Lunga came back a hero to a pretend town.

It's not on the map, it's not even there.

There's no mayor, no name, no water. But there's people.

People who won't turn Lunga in, because who would want rewards from those who'd kill you without shame? Bacurau might be many things, but it has never been disloyal.

Church is a warehouse, but some still pray, and those who do, do it for Lunga, for Carmelita, for the souls who were slaughtered before salvation. In new Brazil, community is only formed through sacrifice.

Acácio admires from afar, from the margins. Lunga walks through the streets, sunbathes in the square, spends hours in the museum, visits Plínio's class, and around them there's the hush of silence and the reverence of whispers. They have dropped the war paraphernalia and, if a stranger saw them, they'd go unnoticed: skinny small frame, badly cut thinning hair, chipped nail polish and threadbare shirts. But Acácio sees what he knows everyone sees as well: the air shining around them, the light from inside, the heat they give out; it's the divinity of faith, reborn.




"Do you think they'll come back?"

"I'm just waiting. My machete thirsts for blood."




The stains in the museum's walls became an attraction among the children. When there's no one looking, they dare each other to touch bloody handprints, old weapon handles, what's left in the ground leading to the hatch.

At night, they tell ever fanciful stories about the resistance and the destruction of homicidal gringos. A legend starts spreading, saying Lunga found the machete buried in the dirt, that when they wielded it their hair grew long, their height grew tall.

"Just like She-ra," Marinete explains, having watched the cartoon on TV at the age of five.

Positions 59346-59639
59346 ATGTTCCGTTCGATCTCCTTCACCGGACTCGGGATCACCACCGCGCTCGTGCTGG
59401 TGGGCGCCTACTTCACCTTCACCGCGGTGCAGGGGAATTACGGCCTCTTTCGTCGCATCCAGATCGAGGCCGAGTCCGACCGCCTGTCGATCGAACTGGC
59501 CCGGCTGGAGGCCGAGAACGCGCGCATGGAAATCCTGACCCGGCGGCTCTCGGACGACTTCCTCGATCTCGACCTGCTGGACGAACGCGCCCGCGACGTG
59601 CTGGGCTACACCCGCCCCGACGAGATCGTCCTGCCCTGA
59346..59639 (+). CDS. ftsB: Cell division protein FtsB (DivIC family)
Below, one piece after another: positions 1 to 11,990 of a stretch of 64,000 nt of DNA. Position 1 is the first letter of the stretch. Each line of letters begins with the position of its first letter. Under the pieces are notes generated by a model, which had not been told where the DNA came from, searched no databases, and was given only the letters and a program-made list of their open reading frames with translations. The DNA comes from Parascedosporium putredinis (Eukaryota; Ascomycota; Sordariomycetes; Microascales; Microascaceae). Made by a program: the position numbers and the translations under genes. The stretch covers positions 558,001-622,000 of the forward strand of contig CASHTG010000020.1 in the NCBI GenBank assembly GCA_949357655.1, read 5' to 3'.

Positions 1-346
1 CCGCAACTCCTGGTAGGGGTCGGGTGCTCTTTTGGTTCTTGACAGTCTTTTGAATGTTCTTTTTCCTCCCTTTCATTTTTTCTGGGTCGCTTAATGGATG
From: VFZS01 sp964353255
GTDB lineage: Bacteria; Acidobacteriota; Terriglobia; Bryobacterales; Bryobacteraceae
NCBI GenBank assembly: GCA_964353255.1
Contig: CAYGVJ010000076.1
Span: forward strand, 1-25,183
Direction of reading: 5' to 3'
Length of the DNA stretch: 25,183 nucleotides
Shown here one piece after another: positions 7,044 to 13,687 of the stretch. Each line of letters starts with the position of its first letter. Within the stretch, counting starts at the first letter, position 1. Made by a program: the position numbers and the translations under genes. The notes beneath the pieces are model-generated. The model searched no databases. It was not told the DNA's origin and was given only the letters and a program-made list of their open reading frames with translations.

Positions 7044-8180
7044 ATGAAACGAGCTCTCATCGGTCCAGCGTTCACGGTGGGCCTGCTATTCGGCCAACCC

There aren't enough people in Bacurau to avoid anyone. Fights last anywhere from thirty minutes to thirty years, but everyone sits side by side in the square to watch the sound car, and everyone sets an extra seat at the table for a neighbor in need.

Acácio admires Lunga from afar, but little by little the admiration comes closer.

They trip over each other turning a corner, taking the road, ducking in shadows.

Every time, Acácio moves away.

Each time, he takes one less step back.

Lunga pretends not to notice, or at least doesn't comment on it. Once in a while, they smile — at the sky, the earth, the people. Never at Acácio, but, deep down, never and always are the same thing.




It should be different, the day he gives in. A big production, another massacre, endless fear, an all-out declaration.

But it's eight PM on a Monday and the night is hot. Leaning on the side of the church, with a laugh, Lunga stretches their tank top's torn neck a little wider.

Acácio trips one last time and, out of nowhere (everywhere, again), stumbles into being Pacote.

"I'm back," he whispers or half-moans when their mouths meet.